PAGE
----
Revealing Cultural Ecosystem Services through Instagram Images: The Potential of Social Media Volunteered Geographic Information for Urban Green Infrastructure Planning and Governance

Open Access Journal | ISSN: 2183-7635

Revealing Cultural Ecosystem Services through Instagram Images: The Potential of Social Media Volunteered Geographic Information for Urban Green Infrastructure Planning and Governance


  • Paulina Guerrero Department of Geosciences and Natural Resource Management, University of Copenhagen, Denmark, and Institute of Environmental Planning, Leibniz Universität Hannover, Germany
  • Maja Steen Møller Department of Geosciences and Natural Resource Management, University of Copenhagen, Denmark
  • Anton Stahl Olafsson Department of Geosciences and Natural Resource Management, University of Copenhagen, Denmark
  • Bernhard Snizek metascapes.org, Denmark


Abstract  With the prevalence of smartphones, new ways of engaging citizens and stakeholders in urban planning and governance are emerging. The technologies in smartphones allow citizens to act as sensors of their environment, producing and sharing rich spatial data useful for new types of collaborative governance set-ups. Data derived from Volunteered Geographic Information (VGI) can support accessible, transparent, democratic, inclusive, and locally-based governance situations of interest to planners, citizens, politicians, and scientists. However, there are still uncertainties about how to actually conduct this in practice. This study explores how social media VGI can be used to document spatial tendencies regarding citizens’ uses and perceptions of urban nature with relevance for urban green space governance. Via the hashtag #sharingcph, created by the City of Copenhagen in 2014, VGI data consisting of geo-referenced images were collected from Instagram, categorised according to their content and analysed according to their spatial distribution patterns. The results show specific spatial distributions of the images and main hotspots. Many possibilities and much potential of using VGI for generating, sharing, visualising and communicating knowledge about citizens’ spatial uses and preferences exist, but as a tool to support scientific and democratic interaction, VGI data is challenged by practical, technical and ethical concerns. More research is needed in order to better understand the usefulness and application of this rich data source to governance.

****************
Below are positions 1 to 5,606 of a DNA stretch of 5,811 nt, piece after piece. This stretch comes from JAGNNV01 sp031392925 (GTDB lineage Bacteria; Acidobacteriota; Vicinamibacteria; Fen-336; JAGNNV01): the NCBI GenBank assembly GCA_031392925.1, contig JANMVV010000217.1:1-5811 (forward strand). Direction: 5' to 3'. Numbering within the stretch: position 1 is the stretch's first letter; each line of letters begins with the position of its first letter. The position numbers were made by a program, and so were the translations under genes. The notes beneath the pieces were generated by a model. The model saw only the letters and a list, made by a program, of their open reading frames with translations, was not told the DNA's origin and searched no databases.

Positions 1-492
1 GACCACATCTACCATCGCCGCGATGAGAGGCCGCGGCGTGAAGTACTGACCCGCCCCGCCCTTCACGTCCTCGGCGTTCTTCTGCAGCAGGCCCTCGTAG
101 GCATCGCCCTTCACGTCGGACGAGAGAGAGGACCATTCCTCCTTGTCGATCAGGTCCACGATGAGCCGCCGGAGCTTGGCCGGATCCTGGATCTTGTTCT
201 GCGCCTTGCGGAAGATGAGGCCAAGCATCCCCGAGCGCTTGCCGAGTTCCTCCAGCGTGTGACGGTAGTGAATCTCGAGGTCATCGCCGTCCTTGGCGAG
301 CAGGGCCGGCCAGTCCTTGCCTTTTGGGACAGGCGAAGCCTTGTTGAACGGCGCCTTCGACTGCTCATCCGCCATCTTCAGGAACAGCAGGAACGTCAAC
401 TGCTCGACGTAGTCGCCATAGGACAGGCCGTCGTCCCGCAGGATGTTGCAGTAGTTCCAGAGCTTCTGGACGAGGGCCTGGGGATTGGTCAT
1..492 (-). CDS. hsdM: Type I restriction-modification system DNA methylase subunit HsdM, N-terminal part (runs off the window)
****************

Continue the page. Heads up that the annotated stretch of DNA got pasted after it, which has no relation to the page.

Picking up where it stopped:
Keywords  cultural ecosystem services; e-governance; geosocial mapping; green space governance; spatial analysis; VGI


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DOI: http://dx.doi.org/10.17645/up.v1i2.609